Within days, the jihadist group Islamic State of Iraq and the Levant (ISIL) conquered parts of north-western Iraq and revealed the fragility of a country ruined by sectarianism, hollowed-out institutions and high-level, pervasive corruption. Accumulated grievances of Sunnis in the area meant that ISIL pushed against a house of cards. But its possibilities are limited and a kneejerk international military intervention risks stoking the conflict instead of containing it. The International Crisis Group’s latest briefing, Iraq’s Jihadi Jack-in-the-Box , outlines necessary actions by Iraq, Iran, the U.S. and the wider international community to end the harmful course of events and reverse its underlying drivers.

The report’s major findings and recommendations are:

  • ISIL’s advance has highlighted all that has been wrong with the Iraqi government’s Sunni strategy, which sacrificed political reforms in the interest of fighting “terrorism” - a term used for all forms of Sunni violence but not for Shiite equivalents. This strategy enhanced polarisation and prepared the ground for the successful jihadi push in the north. International actors collectively failed to exert the necessary pressure on the Iraqi government to change its policy.
  • Despite their recent conquests, jihadis are not on the verge of storming Baghdad, nor is an all-out civil war inevitable. It could, however, be triggered by a disproportionate Iraqi Shiite and Iranian response that would cause Sunni ranks to close around the jihadis.
  • Iran and the U.S. should avoid a precipitate military response. Deployment of Iranian troops, who would be seen as a Shiite-Persian occupation force in Sunni-Arab territory, would bolster the jihadis’ standing further. The U.S., instead of rushing to send advisers, special troops or air power, should lay out plainly what it is willing to do to help Iraq address the ISIL challenge militarily but base its help on the premise that the government immediately implements overdue political reforms.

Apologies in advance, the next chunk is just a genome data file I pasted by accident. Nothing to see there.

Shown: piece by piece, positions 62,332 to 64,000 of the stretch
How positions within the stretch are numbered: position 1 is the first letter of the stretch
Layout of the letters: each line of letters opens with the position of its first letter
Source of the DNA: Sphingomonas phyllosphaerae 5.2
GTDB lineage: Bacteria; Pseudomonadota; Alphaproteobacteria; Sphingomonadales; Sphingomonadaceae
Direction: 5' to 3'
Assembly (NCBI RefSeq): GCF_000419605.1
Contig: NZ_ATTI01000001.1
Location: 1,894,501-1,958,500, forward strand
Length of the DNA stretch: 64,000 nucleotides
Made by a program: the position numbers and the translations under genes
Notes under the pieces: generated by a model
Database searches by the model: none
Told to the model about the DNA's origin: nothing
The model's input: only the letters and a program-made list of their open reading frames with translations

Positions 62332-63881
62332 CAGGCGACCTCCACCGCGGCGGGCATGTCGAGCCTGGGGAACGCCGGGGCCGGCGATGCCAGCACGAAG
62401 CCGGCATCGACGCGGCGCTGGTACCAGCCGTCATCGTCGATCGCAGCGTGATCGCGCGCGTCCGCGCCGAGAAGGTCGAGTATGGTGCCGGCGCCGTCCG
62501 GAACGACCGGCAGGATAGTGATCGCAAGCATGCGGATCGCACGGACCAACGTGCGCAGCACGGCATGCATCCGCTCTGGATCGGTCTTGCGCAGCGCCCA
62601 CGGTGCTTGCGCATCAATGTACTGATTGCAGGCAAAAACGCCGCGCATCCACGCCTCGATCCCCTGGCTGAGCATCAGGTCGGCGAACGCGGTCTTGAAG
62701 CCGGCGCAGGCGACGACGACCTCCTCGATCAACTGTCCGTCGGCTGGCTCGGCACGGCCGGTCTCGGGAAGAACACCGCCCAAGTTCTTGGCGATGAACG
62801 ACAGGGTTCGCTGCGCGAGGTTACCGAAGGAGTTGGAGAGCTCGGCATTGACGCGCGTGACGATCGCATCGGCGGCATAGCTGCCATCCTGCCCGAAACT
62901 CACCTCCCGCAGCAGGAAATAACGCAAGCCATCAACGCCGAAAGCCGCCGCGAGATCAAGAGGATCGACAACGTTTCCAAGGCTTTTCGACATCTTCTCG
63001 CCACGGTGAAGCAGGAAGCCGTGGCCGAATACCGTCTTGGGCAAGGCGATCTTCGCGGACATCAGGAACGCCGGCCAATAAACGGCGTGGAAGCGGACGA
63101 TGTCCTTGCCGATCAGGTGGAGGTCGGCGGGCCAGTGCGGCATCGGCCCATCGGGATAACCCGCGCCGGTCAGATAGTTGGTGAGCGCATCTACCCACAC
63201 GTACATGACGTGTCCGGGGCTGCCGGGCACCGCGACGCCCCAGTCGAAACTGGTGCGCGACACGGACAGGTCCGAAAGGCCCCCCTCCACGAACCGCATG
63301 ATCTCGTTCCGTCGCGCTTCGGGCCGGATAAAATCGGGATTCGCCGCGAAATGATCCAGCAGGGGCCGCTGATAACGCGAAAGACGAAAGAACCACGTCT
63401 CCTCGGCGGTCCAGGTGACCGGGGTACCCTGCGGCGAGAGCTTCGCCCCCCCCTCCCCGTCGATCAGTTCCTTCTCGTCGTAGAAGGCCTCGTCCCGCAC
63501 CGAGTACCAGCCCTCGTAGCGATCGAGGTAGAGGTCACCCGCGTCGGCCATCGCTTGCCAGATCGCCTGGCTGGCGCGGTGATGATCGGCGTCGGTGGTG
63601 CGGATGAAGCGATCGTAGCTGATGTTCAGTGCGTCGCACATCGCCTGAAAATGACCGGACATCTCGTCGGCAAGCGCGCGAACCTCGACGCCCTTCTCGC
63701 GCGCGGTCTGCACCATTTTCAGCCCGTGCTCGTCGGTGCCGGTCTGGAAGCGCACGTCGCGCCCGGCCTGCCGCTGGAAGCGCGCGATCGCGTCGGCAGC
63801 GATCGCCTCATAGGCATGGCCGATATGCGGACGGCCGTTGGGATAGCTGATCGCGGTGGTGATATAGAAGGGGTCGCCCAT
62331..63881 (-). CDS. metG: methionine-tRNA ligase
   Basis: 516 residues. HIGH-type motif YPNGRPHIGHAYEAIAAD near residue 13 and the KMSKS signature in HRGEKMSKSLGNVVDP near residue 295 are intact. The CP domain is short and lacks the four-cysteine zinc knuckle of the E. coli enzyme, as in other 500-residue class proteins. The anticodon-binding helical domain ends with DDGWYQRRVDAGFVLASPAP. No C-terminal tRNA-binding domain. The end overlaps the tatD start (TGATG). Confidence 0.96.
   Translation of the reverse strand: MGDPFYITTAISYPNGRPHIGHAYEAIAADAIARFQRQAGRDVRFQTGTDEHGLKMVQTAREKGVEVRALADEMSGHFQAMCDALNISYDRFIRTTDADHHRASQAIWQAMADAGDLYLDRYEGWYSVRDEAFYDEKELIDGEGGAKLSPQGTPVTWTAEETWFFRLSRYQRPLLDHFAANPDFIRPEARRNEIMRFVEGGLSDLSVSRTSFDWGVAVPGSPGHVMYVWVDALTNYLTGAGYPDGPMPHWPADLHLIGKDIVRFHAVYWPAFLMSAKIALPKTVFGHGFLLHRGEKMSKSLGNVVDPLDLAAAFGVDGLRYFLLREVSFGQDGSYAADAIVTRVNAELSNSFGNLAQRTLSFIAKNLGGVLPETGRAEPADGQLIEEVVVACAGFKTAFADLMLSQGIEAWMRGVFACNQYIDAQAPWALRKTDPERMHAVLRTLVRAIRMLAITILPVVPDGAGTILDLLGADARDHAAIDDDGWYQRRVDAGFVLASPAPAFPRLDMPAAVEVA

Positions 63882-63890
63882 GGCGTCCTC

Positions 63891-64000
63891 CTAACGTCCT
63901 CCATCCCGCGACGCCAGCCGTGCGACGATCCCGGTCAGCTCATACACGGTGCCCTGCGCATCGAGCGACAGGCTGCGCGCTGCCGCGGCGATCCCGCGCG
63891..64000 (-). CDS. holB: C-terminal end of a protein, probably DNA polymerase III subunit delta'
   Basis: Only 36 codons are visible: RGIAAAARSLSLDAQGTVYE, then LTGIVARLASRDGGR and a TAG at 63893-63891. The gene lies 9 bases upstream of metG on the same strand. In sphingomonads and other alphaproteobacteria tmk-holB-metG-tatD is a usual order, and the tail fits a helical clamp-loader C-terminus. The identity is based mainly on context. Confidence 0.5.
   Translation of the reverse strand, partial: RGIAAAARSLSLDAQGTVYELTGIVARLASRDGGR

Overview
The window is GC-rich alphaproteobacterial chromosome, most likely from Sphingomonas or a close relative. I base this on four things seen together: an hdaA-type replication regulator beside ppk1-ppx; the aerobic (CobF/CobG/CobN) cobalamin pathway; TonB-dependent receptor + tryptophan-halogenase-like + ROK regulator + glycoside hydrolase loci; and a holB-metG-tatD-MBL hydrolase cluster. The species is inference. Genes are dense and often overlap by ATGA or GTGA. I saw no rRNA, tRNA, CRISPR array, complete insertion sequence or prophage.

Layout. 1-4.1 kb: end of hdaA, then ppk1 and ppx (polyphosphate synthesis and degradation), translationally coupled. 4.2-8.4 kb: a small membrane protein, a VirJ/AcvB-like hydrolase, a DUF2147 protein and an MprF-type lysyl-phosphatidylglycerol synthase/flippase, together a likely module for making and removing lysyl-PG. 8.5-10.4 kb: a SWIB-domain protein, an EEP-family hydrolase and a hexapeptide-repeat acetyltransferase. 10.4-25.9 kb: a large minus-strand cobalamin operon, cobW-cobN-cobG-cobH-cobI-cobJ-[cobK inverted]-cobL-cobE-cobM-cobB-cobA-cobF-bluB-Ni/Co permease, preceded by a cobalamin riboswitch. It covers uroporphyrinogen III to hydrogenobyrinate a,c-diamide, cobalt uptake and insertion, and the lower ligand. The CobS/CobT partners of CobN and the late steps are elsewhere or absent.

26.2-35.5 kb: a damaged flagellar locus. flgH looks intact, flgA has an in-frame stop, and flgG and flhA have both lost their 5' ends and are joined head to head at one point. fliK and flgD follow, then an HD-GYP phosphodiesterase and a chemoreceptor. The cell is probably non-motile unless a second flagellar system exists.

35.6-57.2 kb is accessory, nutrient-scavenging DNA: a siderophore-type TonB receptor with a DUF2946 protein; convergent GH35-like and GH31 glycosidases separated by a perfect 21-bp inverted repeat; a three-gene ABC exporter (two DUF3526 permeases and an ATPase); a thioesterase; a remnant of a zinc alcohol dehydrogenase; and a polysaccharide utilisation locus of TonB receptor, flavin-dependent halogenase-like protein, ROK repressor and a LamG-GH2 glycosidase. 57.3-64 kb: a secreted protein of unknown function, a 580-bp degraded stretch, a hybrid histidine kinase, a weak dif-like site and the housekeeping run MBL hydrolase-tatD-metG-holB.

• Iraq should form a genuine government of national unity, with meaningful Sunni inclusion and based on the recent election results, as the basis for national reconciliation.
  • ISIL’s rise is largely due to the growing integration of the Iraqi and Syrian arenas. Any lasting solution must be based on an integrated approach to those two arenas, possibly on the basis of a UN Security Council resolution if the Council’s disunity on Syria can be reduced.

“Under Prime Minister Maliki, the security apparatus has been undermined, parliament made toothless and other institutions gutted” says Maria Fantappie, Iraq Analyst. “All could see it, but it took swathes of the country falling to jihadis to put the extent of state deterioration in perspective”.

“A U.S. military response alone will achieve very little and could even worsen the situation”, says Peter Harling, Senior Middle East and North Africa Adviser. “Counter-insurgency cannot be successful without an effective Iraqi army to ‘clear’, an accepted Iraqi police to ‘hold’, and a legitimate Iraqi political leadership to build”.

FULL REPORT

10 Apr
"In at least five locations, South Sudanese seeking protection have been targeted and killed by armed actors in or around [UN] bases."

—from today’s report, South Sudan: A Civil War by Any Other Name

15 Nov
"The [Central African Republic] has suffered repeated cycles of instability and violence since the 1990s. Urgent and concerted international action is required now to halt its slide into chaos and prevent conflict."

—from Louise Arbour’s open letter to the UN Security Council

5 Jun
Examining Iraq’s Latest Upsurge In Violence | NPR Morning Edition
Sectarian violence has flared in Iraq a year and a half after the departure of American forces. The U.N. reported that more than 1,000 people were killed there in May, the deadliest violence since the height of the insurgency during the U.S. occupation. For more on what’s causing the chaos, Linda Wertheimer talks with Joost Hiltermann, an Iraq expert with the International Crisis Group.